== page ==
I'll eventually buy a quality digital console - and when I do I know a lot of my current headaches and worries will go away. But that's a year or so down the line - and I need to make the most out of this fancy, frustrating $600 brick as I can. It has yielded me some great results when it has worked perfectly. UPDATE: The next few weeks are filled with gigs for me - some in more crowded areas than others - so ever since making this thread, I've taken a bit of an initiative to try to solve my problems. Since making this thread, I've spent a great deal of time in the XAir Edit app and in the iPad app and I've read article after article on operating these mixers successfully online. First, I wanted to see if I could establish a hardwired connection between my computer (MacBook Pro Retina Mid-2014) and the mixer via ethernet. I have become comfortable enough in the app where I could use my computer to mix if I absolutely have to. I didn't want to buy a ethernet -> lightning adapter for the iPad immediately because a lot of the models out there look cheaply made and I've heard some stories about the annoying "this accessory is not supported" pop-up. I plan on getting one of these soon - but for now I've bought a ethernet adapter from Apple that connects via my laptop's Thunderbolt port - sold through Sweetwater. When I received the adapter, I opened it up and connected everything - switched the mixer over to "ethernet" expecting it to "just work". It didn't. I read that the process is easier if you use your external WiFi router as a hub. So I tried that. It didn't work. After following instructions on countless websites including Behringer's and Apple's - I never got the thunderbolt/ethernet connection to work in any configuration that I tried. This morning, I realized I have an old MacBook (not pro) from 2008 or so in my closet - and I remembered that it had a ethernet port - so I decided to give it a go. I connected everything up and followed all the steps I could find online and it still didn't work. Since I also experienced problems with my iPad dropping connection to this external router or the app not recognizing it at all - I figured I should just buy a new router because the one I have is obviously unreliable and could be the root of all my problems. So I just returned from the store after buying the seemingly best router that I can afford at the moment. Dual band, 5GHZ - all that good stuff. After a lengthy setup process where I changed the name and password of the unit and made the network "hidden" as some have recommended I hooked it up to my Behringer XR18 and had immediate success. I was instantly able to connect to the router via my iPad, my MacBook Pro, and my 2008 MacBook. Then - foregoing this thunderbolt/ethernet interface - I connected the new router directly to the ethernet port on the 2008 MacBook. The MacBook instantly recognized the ethernet connection and everything worked perfectly. I pulled up a recording of a band in Logic - and I pumped the tracks through the mixer as a "virtual soundcheck". Everything worked well - then my iPad lost connection. Then my MacBook Pro lost the Wifi connection. My old MacBook continued to operate the mixer (assumedly through the ethernet connection). I turned off Wifi on all my devices for a moment. I felt that maybe the issue was that I had three devices trying to communicate with the mixer - and in reality I'd only really be using one at a time. I turned WiFi on my iPad and connected to the mixer - successfully. I played around with the bass and snare drum mix - then I went to unmute the electric bass channel. Connection lost. I attempted to regain a connection for five minutes or so - then I flipped the switch on the mixer over to "access point" then back to "ethernet". It connected again. I successfully unmuted the drums - but this time when I went for a vocal track, it lost connection. I did this dance for about 45 minutes and then attempted to send Behringer a message on their customer support website. For some reason, my message wouldn't send to them so I tried calling them - I didn't have any luck, presumably because it's after 5:00. I left a message explaining my problem and I'll hopefully hear back from them. Sometimes my iPad connects successfully and it shows me everything BUT the faders. For whatever reason - I just can't maintain a connection between the iPad and the external router. My computer will stay connected a little longer - but it eventually gives out too. So for those of you who read that massive wall of text: - Any advice? I'm really curious to see what Behringer says - but I just can't believe that I used this product successfully for a few good months without any hiccups - and now I'm going through all of this. I couldn't even confidently sell this thing because (from my perspective) it's not even functioning properly! YET ANOTHER EDIT: I relocated all my gear to my studio space to prep and do a dry run. I once again did my virtual soundcheck process and my iPad has remained connected to the mixer for more than an hour and a half now. This feels like a miracle after everything I’ve been through. It is typical that after I restart the mixer, I can usually quickly connect. This is the longest I’ve stayed connected in a while, though. I’m really hoping that the router with its 5ghz, dual band, and hidden network will really help me out in the busy, gentrified Atlanta suburbs. Now off to check the hardwired connection and see if I can get it to function properly. One More Update: I'm back at square one. I walked around a little bit trying to feel out the range that I'll have. I lost a connection about a hundred feet away when I wasn't in the line of sight with the router. I had forgotten to elevate it anyway. I re-connected successfully then when I tried fooling around with the MacBook with the hardwired connection - my iPad started acting wonky and dropping the connection. I shut down my ethernet efforts and returned to the iPad - closing out the app and opening it again. Sometimes it wouldn't find the mixer. Sometimes it would. Sometimes it would let me control the mixer for a split second before losing connection. Sometimes it would show me the RTA and more - but wouldn't let me use the faders. Sometimes I'd mess around with the menus and it would give me the faders back - but then drop connection again. I restarted my router, turned off all nearby WiFi devices, and did everything short of restarting the mixer completely or "initializing". I could never maintain a connection for more than a couple of seconds. I got completely frustrated and now I'm home taking care of other things on my plate and hoping that Behringer will give me a call back tomorrow. The snarky side of me wants to do a little iFruit rant but that doesn't really help you much. I have a first-gen iPad that is pretty much too old to run the latest versions of anything so I've stopped using it. Back when I could, 3 or 4 years ago, I had disconnection issues with X32. They didn't seem to be WiFi disconnections as the iPad network settings showed the connection as established. I never successfully determined what the problem was as it could happen almost any time, even standing 10 ft from the WAP in a lightly occupied 2.4/5gHz environment. I switched to a cheap Android tablet and *most* of the problems went away. Running something like Team Viewer (for our Avid consoles) on the iPad was flawless until distance/obstacles became a factor so I attributed part of the X32 problem to RF and part to how the app and the console worked together (or not). With the Android app, it works reliably, subject to distance/obstacles/venue WiFi (phone) saturation. If I read your detailed (thank you!) response correctly, you were unable to establish a network without a DHCP server (in your router); did you assign fixed IP addresses to all of the devices, in the same subnet? Sometimes this is easy-peasy and sometimes it's a hair-pulling experience, but the IT Gurus swear it's the way to do our kind of networking and should "just work" if it's set up correctly. Using a typical "router" (which is several devices in one box-DHCP server, authentication server for wireless access, inter-network router, firewall, wireless access point) *can* solve problems and occasionally create a few (usually when a device won't give up its fixed IP address when it finds a DHCP server). Now after reading the One More Update.... it is possible that you have more than 1 device per IP address? Which RJ45 on the 'router' is connected to the XR? (Hint- I hope NOT the WAN) Does you Macbook, wire-connected to your 'router', connect and stay connected if no other devices are introduced to the network? #### michaelpraytor ##### Member There are plenty of rental houses in the gentrified suburbs of Atlanta, and even Macon. Who have you tried? Honestly, I have had great luck with my X32 Rack and an el cheapo Netgear router. Then again, I dont run the shown wirelessly. Showtime is always hardwired. -Live from gentrified Marietta I'm not based out of Atlanta - I'm closer to Florida - I just work in Atlanta occasionally. I have/do consider renting when it's practical/the budget allows in the Atlanta area (for example I've used Gotham Sound when I've done film work before). At my home base, the closest rental houses that I've been repeatedly pointed to are in Savannah, Valdosta, and Jacksonville Florida. Each of those are an hour and thirty minutes - two hours aways from home and they have their pros and cons. I've successfully used a place in Jacksonville - but that was for a large festival where a budget was set aside for sound reinforcement rental. It's hard for me to adequately explain the environment I'm in, the weird animosity/competition/camaraderie between sound engineers, and just why there are so many gigs for a small area that should be dead. There's a whole lot to it - family dynasties, local politics, business connections, etc... I've seen guys actually sabotage gear so that they'll be called back and paid to make a repair, or to ensure that anybody else can't figure out how to use the system. Due to their reputations in the community and their last names, though, nobody would ever believe that to be true. Anyway - it's important that I have my own basic piece of gear that's reliable and I can easily travel with. Penultimately - I didn't mean to use the term "gentrified" in a derogatory way, though I understand that it's often used in such a context. I was really just trying to paint a specific picture of the busy areas that I run into. Lastly (or ultimately) - I want to say that I see a ton of theatre in Atlanta and I'm totally a fan of your work. #### michaelpraytor ##### Member The snarky side of me wants to do a little iFruit rant but that doesn't really help you much. I have a first-gen iPad that is pretty much too old to run the latest versions of anything so I've stopped using it. Back when I could, 3 or 4 years ago, I had disconnection issues with X32. They didn't seem to be WiFi disconnections as the iPad network settings showed the connection as established. I never successfully determined what the problem was as it could happen almost any time, even standing 10 ft from the WAP in a lightly occupied 2.4/5gHz environment. I switched to a cheap Android tablet and *most* of the problems went away. Running something like Team Viewer (for our Avid consoles) on the iPad was flawless until distance/obstacles became a factor so I attributed part of the X32 problem to RF and part to how the app and the console worked together (or not). With the Android app, it works reliably, subject to distance/obstacles/venue WiFi (phone) saturation. Just saw this post... I wouldn't mind if you did a snarky rant - I've been very dissatisfied with Apple for a while now. Still, I'm not at the point where I want to throw out all of my stuff and go to PC/Android - because I really enjoy some of the proprietary programs that Apple has. For this new router, I'm not experiencing WiFi disconnections, the app just won't recognize the mixer (exactly like your problem). I'm using the latest model iPad, though, so I'm sure it's not some issue with the tech being obsolete (though I ran into that back when I tried to use my first generation iPad). I might have to give the Android tablet a shot - but I don't even know anybody that owns an Android tablet so I can try it out first! If I read your detailed (thank you!) response correctly, you were unable to establish a network without a DHCP server (in your router); did you assign fixed IP addresses to all of the devices, in the same subnet? Sometimes this is easy-peasy and sometimes it's a hair-pulling experience, but the IT Gurus swear it's the way to do our kind of networking and should "just work" if it's set up correctly. Using a typical "router" (which is several devices in one box-DHCP server, authentication server for wireless access, inter-network router, firewall, wireless access point) *can* solve problems and occasionally create a few (usually when a device won't give up its fixed IP address when it finds a DHCP server). Now after reading the One More Update.... it is possible that you have more than 1 device per IP address? Which RJ45 on the 'router' is connected to the XR? (Hint- I hope NOT the WAN) Does you Macbook, wire-connected to your 'router', connect and stay connected if no other devices are introduced to the network? I'm still learning when it comes to this wireless internet thing. I just learned today how to modify settings on my external router such as name, password, channel, etc... So while I think I understand what you're talking about, I can't be sure at this particular moment (away from all the gear) how the IP addresses were set up. I DO KNOW, however, that I got a notification on my 2008 MacBook at one point that told me that the IP address was already in use and it could not connect to the network. After a few seconds - this notification went away by itself and the computer connected anyway. This was around the time that I began having my problems, so it very well might be my other devices trying to connect to the network that's causing the problem. After all, when I moved all my gear to my studio - everything was shut off and restarted. For the hour and a half that I was connected, everything worked like a charm and I had not yet booted up my 2008 MacBook. My 2014 MacBook was connected to another WiFi router so I could do some research. The only device introduced to the mixer and router at that point was my iPad. I think you're on to something there. I'll try everything out in the morning and hopefully get Behringer's insight on it. EDIT: I forgot to mention - if by the WAN you mean the Internet port on the router - I don't have anything connected to that. UPDATE AS OF 4/4/19 AT 5:54PM: After taking car of some errands this morning, I set everything up and gave it another go - trying to replicate the situation where I was successful for an hour and a half yesterday. Everything seemed to work properly - until the iPad lost connection. Behringer hadn't returned my call yet so I dialed their number and I sat on hold for 20 minutes. The tech support guru that I was finally connected with was pretty helpful, and thorough - although at times he seemed annoyed like he had heard all these problems too many times. He asked me a lot of questions to gauge that everything was set up properly - then he had me perform a router reset with a paper clip. (New thing I didn't know - holding it down for 2 seconds is the router/ethernet reset - holding it down for 10 seconds or so factory resets the whole mixer). After booting up - the mixer wasn't recognized by the iPad. He assured me it would show up eventually - and it did about six minutes later. Once I got connected, though, the signal dropped. After this, he asked me some questions about the lights on the ethernet port and suggested my ethernet cables were bad. After I explained to him that they were brand new - he suggested that maybe the cable was seated incorrectly. After wiggling and re-plugging the mixer magically worked. I don't know if this is the case with everybody's XR18 - but there's a lot of play or wiggle room in the ethernet port for some reason. I'm thinking I'll need to take some gaff tape to it to ensure it doesn't move and lose contact. He gave me his extension and told me to run the mixer overnight and let him know what happens either way - something that definitely reassured me. I ran the mixer for two hours with no lagging, dropouts, or anything. I'm doing a few more stress tests on it tonight (just standard connecting, disconnecting, and live setup) just to be sure it'll still work. Then I'll mess around with the ethernet hardwiring and see if it'll consistently work. I'll be off to a gig on Saturday - so I'm counting on resolving all issues tonight and tomorrow morning. I feel like I'm beginning to see the light at the end of the tunnel. Last edited: #### Jay Ashworth ##### Well-Known Member FWIW; I've never had the x32 I use dump my tablet, though the LS9-32 I use occasionally does. #### michaelpraytor ##### Member Just a quick update... Had my first gig today in the Atlanta area. It was an event affiliated with a theatre and the band I do sound for (and they’re all actors) performed at the event. I showed up early and the sound designer for the theatre was there (coordinating other aspects of the event). He complimented my setup and helped me get all the lines run before he had to break away and take care of other things. That felt nice and I was glad to have someone that knew what they were doing lending a hand! The mixer connected to the iPad wirelessly and laptop via Ethernet instantly. I was skeptical - as there weren’t a lot of people there yet. Sound check went wayyy smooth and the venue was filled to capacity shortly before the performance began. I’m very glad to say my laptop and iPad remained connected the ENTIRE time. There was once when the RTA info started acting slow and glitchy - but I maintained control the whole time! That’s the first time that’s happened in a while! It went really well! I got to try out a set of in-ears on one of the band members, recorded the show, and i ran two additional monitor mixes and subs! The band was pleased with the sound and so was the venue and the event organizers. I don’t think that they were expecting something quite so well put together for this. I’m just glad things didn’t go awry! Doing sound for them again tonight in Macon then I’m doing orchestra monitor mixes (among other things) for a musical the next two weeks, a library convention after that, and a small play with a lot of crazy sound design elements. I’m really excited and I’m finally somewhat confident that I’ve gotten rid of most of the problems. Thanks to everyone for your input! It really helped a lot! #### TimMc ##### Well-Known Member Premium Member Just a quick update... Had my first gig today in the Atlanta area. It was an event affiliated with a theatre and the band I do sound for (and they’re all actors) performed at the event. I showed up early and the sound designer for the theatre was there (coordinating other aspects of the event). He complimented my setup and helped me get all the lines run before he had to break away and take care of other things. That felt nice and I was glad to have someone that knew what they were doing lending a hand! The mixer connected to the iPad wirelessly and laptop via Ethernet instantly. I was skeptical - as there weren’t a lot of people there yet. Sound check went wayyy smooth and the venue was filled to capacity shortly before the performance began. I’m very glad to say my laptop and iPad remained connected the ENTIRE time. There was once when the RTA info started acting slow and glitchy - but I maintained control the whole time! That’s the first time that’s happened in a while! It went really well! I got to try out a set of in-ears on one of the band members, recorded the show, and i ran two additional monitor mixes and subs! The band was pleased with the sound and so was the venue and the event organizers. I don’t think that they were expecting something quite so well put together for this. I’m just glad things didn’t go awry! Doing sound for them again tonight in Macon then I’m doing orchestra monitor mixes (among other things) for a musical the next two weeks, a library convention after that, and a small play with a lot of crazy sound design elements. I’m really excited and I’m finally somewhat confident that I’ve gotten rid of most of the problems. Thanks to everyone for your input! It really helped a lot! I'm happy to hear that things are improving. For those playing along at home, what steps did you take, what changes did you implement that likely resulted in this improvement? #### michaelpraytor ##### Member I'm happy to hear that things are improving. For those playing along at home, what steps did you take, what changes did you implement that likely resulted in this improvement? 1. Updated the firmware for the mixer. I'm not sure how helpful this was in the long run - but it didn't hurt. 2. Replaced my ethernet cables - nothing fancy, just 14ft strands from Staples 3. Replaced my router with a$70 dual band unit. I set the network to be hidden and password protected. There was another step I took to prevent the network from being found but I don't recall it (I'll edit the post if I remember). And I think channel configuration is set to auto.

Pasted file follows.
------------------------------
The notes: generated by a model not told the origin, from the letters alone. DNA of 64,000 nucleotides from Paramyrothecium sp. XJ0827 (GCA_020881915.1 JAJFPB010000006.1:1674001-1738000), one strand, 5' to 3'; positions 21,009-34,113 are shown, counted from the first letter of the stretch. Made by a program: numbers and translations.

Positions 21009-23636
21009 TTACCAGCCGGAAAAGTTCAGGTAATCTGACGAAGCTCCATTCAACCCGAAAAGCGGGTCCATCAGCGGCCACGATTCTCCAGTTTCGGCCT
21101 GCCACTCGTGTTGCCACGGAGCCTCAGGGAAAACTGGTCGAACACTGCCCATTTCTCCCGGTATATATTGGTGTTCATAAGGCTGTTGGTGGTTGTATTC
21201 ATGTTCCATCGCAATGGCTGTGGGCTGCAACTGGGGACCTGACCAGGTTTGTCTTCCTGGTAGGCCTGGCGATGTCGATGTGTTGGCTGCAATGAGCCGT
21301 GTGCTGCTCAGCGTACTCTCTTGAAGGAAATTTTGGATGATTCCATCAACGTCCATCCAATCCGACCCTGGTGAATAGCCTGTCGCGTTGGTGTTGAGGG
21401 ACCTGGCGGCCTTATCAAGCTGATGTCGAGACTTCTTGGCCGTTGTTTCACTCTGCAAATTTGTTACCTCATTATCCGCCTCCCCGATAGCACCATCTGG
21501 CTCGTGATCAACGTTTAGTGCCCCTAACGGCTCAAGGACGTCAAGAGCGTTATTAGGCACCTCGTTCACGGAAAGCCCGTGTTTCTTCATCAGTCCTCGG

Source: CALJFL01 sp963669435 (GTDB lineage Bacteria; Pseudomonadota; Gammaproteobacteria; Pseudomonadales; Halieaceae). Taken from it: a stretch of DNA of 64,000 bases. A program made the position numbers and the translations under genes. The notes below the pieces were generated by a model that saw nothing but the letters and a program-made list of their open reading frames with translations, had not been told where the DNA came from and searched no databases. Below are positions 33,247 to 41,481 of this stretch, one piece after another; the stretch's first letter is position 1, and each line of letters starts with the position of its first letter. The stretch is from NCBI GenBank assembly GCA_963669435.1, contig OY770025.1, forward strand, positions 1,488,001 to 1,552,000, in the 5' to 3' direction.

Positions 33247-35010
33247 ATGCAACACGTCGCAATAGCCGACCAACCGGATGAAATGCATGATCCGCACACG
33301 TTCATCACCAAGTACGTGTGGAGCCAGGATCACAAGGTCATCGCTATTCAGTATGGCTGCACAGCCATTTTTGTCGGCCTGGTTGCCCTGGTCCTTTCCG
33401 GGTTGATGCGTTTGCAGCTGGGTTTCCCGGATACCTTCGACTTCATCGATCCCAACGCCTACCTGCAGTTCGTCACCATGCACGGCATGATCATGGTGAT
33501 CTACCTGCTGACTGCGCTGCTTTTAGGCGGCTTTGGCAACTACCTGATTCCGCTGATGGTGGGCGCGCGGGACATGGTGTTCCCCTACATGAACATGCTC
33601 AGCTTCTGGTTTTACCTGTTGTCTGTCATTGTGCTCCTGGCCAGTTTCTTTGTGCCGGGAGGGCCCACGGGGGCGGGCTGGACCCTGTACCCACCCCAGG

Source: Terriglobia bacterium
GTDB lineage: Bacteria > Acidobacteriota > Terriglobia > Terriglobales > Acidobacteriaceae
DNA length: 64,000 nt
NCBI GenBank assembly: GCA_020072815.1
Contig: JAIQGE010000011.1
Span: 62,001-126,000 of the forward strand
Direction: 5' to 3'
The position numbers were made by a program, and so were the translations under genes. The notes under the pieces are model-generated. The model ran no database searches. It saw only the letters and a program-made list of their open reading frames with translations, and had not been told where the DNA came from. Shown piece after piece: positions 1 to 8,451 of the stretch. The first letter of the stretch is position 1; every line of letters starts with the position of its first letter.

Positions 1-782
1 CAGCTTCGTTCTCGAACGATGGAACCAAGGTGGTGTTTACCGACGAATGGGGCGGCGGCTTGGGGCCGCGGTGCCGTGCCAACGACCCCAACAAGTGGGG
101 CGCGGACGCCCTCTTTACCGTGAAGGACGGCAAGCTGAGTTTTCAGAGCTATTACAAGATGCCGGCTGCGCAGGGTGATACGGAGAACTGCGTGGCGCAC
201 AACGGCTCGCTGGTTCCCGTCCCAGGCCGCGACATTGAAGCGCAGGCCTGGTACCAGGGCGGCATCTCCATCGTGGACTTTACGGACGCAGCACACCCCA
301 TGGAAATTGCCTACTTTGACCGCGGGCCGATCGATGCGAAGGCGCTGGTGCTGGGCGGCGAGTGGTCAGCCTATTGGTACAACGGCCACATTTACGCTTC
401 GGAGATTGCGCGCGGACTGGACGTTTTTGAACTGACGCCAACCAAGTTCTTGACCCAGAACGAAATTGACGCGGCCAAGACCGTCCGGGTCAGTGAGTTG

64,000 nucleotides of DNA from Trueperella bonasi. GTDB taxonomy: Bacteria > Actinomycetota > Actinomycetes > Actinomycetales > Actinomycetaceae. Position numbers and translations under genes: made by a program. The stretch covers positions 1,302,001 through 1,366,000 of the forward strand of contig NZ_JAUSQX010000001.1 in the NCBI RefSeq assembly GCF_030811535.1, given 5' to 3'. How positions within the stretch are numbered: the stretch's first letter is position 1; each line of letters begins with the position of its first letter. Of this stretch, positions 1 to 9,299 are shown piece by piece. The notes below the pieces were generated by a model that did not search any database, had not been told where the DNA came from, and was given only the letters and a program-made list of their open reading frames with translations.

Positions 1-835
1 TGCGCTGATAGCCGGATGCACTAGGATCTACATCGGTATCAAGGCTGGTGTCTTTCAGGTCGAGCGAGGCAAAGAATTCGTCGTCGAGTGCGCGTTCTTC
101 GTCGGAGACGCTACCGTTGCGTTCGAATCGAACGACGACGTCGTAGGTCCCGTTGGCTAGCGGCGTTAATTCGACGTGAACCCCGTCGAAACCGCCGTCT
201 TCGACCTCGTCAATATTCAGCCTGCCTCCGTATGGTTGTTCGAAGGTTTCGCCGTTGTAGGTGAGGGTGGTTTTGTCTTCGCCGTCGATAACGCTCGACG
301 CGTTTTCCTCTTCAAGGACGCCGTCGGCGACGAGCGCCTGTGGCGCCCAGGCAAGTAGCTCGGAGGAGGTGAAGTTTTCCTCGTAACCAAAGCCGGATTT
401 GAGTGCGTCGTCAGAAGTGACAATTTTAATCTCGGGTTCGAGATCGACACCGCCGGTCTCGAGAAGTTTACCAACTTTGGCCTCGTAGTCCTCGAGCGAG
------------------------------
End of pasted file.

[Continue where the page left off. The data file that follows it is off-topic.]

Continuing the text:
4. Connected my router to the board and then had another ethernet cable run out the router to a computer to hardwire the mixer.